#3 Geranium Pelargonium graveolens
Closely behind thyme in the timber experiment, was Egyptian geranium. A beautiful floral essential oil usually used to balance the mind and body. I’ve personally used geranium to successfully prevent bathroom wall mould growth.
#4 Oregano Oreganum vulgaris
Other reports claim oregano to be the bees knees in fungus finales. Oregano is a potent anti-viral& anti- fungal essential oil. The main constituents on oregano are carvcarol & thymol (there’s that thymol again). Highly rated option in studies.
#5 Tea Tree Melaleuca alternifolia
Tea tree has always traditionally used in aromatherapy for its broad anti-microbial benefits and has its place in fungus removal, but I’m not sure it’s the best of choices when it comes to wet season household molds. Some say it is, some put it down the list of choices.
#6 Coriander Coriandrum sativum
Interesting coriander was tested in India and found to be effective in inhibiting a wide range of fungi including Alternana alternate, Curulana lunata, Pestalotia psidi and others. This would be an interesting one to try out.
#7 Jatamunsi Nardostachys jatamansi
Although Jatamunsi (aka Spikenard) is regarded to have strong anti-fungal properties, research shows it is a fungicidal (kills fungicidal pathogens) for some fungi, and only fungistatic (inhibiting fungicidal pathogens) for others. I’ve not ever considered it as a go-to for this purpose in the past personally. It’s an amazing essential oil though, and one of my current favourites.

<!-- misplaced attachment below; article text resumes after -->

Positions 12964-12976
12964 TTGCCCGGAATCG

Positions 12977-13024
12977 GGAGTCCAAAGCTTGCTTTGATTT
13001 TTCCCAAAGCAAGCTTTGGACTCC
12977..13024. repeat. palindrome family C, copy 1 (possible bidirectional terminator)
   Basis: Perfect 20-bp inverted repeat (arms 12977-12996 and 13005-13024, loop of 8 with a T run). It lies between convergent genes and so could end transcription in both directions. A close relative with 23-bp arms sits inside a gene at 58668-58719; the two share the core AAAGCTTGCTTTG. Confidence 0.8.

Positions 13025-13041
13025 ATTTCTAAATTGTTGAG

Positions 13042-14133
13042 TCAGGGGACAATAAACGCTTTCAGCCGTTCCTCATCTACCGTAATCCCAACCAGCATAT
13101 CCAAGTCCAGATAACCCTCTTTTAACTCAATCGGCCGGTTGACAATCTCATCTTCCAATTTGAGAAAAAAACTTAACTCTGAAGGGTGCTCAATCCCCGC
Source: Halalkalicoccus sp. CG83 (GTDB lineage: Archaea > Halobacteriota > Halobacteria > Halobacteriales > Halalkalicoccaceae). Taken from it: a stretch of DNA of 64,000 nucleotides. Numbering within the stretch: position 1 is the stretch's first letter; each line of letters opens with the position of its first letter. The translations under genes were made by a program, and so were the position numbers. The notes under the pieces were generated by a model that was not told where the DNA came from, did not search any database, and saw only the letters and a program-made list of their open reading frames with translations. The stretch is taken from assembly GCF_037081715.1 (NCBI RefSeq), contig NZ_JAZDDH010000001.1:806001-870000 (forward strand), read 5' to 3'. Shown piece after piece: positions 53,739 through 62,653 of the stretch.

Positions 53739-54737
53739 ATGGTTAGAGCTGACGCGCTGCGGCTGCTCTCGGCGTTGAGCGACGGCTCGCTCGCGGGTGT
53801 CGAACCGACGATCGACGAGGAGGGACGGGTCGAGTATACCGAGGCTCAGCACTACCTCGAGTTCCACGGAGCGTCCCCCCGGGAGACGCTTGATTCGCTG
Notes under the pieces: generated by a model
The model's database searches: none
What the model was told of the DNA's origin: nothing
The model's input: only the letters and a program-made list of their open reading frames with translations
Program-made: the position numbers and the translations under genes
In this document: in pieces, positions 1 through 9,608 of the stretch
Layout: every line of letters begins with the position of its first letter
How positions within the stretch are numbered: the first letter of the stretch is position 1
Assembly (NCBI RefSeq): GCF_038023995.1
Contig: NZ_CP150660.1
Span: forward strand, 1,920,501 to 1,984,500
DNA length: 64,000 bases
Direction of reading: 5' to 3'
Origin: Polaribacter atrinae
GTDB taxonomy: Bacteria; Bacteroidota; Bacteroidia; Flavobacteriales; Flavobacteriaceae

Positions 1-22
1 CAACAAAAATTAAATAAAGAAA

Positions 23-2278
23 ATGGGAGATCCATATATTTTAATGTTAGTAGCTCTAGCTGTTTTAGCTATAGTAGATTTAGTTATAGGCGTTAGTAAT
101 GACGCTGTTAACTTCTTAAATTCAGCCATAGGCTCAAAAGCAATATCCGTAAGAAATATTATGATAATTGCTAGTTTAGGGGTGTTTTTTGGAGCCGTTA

Some other essential oils worth a mention for their anti-fungal properties include rosemary, lavender & cinnamon. There are many others. Remember that in one instance you may have great success against mould with an essential oil, and in another instance not such great success. Different essential oils and their constituents may be fungicidal against one species of fungus, but only fungistatic against another. Or not successful at all against the specific mould outbreak. It can be worth trying another option the second time around if at first you do not succeed. For the removal and prevention of mold, I believe the top picks are clove bud, oregano, geranium and thyme. Not sure if they would work together in the same bottle, some experimenting is definitely required on my part….
Toni Mc Mahon
- Inhibitory Effect of Essential Oils on Decay Fungi and Mold Growth on Wood https://naldc.nal.usda.gov/download/26998/PDF
- Fighting Mold Naturally with 5 Essential Oils https://moldblogger.com/fighting-mold-naturally-with-5-essential-oils/
- The complete Guide to Aromatherapy – Chapter 9 Pharmacology of Essential Oils https://plantessentials.com.au/products/complete-guide-to-aromatherapy-salvatore-battaglia
- Antifungal activity of selected essential oils and biocide benzalkonium chloride against the fungi isolated from cultural heritage objects https://www.sciencedirect.com/science/article/pii/S0254629914000672
- Toni McMahon